Dickens and Charity
The England of Charles Dickens was one plagued with disease, pollution, and poverty. This is the England that gave rise to the Salvation Army, the gin craze, and Benthamism, and it is no coincidence that Charles Dickens' Bleak House has much to say about the question of charity. As Esther proceeds through life she is both the recipient of the charity of others as well as a bit of a philanthropist herself. However, it is John Jarndyce who is the central philanthropist in this novel. It is through his assistance that the causes of Miss Barbary, Mrs. Jellyby, Mrs. Pardiggle, Harold Skimpole, and, indeed, Esther Summerson are furthered. Nevertheless, Dickens does not always paint these characters' charitable work in the most favorable light. Rather, one gets the feeling that their perspectives are a bit askew, and that they miss much of the good work they could be doing.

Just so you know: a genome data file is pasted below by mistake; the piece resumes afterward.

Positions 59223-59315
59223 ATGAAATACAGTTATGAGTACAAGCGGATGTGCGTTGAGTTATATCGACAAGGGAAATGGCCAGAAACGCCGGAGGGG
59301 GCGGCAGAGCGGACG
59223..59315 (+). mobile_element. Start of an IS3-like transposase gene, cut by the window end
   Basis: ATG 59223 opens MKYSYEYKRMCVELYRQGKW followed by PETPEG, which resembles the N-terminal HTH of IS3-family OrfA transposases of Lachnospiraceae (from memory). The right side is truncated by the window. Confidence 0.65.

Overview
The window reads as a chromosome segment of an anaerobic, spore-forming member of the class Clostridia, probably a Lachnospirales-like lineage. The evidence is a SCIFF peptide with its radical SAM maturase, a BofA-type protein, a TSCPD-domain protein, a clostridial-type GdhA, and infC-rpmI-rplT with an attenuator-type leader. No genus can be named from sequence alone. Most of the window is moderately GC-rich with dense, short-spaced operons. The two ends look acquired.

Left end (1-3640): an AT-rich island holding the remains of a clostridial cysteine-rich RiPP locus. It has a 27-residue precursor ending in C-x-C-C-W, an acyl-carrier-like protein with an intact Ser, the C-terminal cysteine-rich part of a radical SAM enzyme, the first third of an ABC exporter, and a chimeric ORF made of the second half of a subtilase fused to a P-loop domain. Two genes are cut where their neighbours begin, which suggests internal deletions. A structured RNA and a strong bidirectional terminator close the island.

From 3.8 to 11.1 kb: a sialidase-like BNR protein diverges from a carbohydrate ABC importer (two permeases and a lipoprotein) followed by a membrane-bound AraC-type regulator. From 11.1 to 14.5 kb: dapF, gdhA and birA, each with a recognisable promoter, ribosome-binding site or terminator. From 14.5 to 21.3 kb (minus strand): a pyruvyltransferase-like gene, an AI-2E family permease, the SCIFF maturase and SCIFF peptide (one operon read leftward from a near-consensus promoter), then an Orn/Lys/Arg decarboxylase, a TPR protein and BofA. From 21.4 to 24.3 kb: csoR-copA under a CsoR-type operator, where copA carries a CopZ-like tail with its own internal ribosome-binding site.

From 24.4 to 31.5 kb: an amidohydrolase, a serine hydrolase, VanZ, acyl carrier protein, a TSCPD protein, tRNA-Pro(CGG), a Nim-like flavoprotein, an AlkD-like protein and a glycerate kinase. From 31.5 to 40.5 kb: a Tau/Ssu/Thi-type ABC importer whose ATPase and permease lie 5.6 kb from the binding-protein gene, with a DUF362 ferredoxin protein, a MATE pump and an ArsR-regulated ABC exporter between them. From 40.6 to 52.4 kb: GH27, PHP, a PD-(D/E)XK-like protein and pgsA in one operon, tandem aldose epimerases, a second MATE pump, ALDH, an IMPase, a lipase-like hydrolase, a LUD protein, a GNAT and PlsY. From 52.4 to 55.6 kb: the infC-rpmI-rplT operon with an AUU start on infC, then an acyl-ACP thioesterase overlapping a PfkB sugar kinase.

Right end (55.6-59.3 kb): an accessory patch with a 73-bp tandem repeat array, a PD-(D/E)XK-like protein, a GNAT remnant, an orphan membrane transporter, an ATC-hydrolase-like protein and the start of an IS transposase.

The first so-called philanthropist with which the reader has contact is Miss Barbary. Esther's "godmother," who is in fact her aunt, does much to provide the necessities of life for Esther, albeit through the generosity of Mr. Jarndyce. Nevertheless, the home she and Esther share is not necessarily a happy one. Esther tells us that though Miss...
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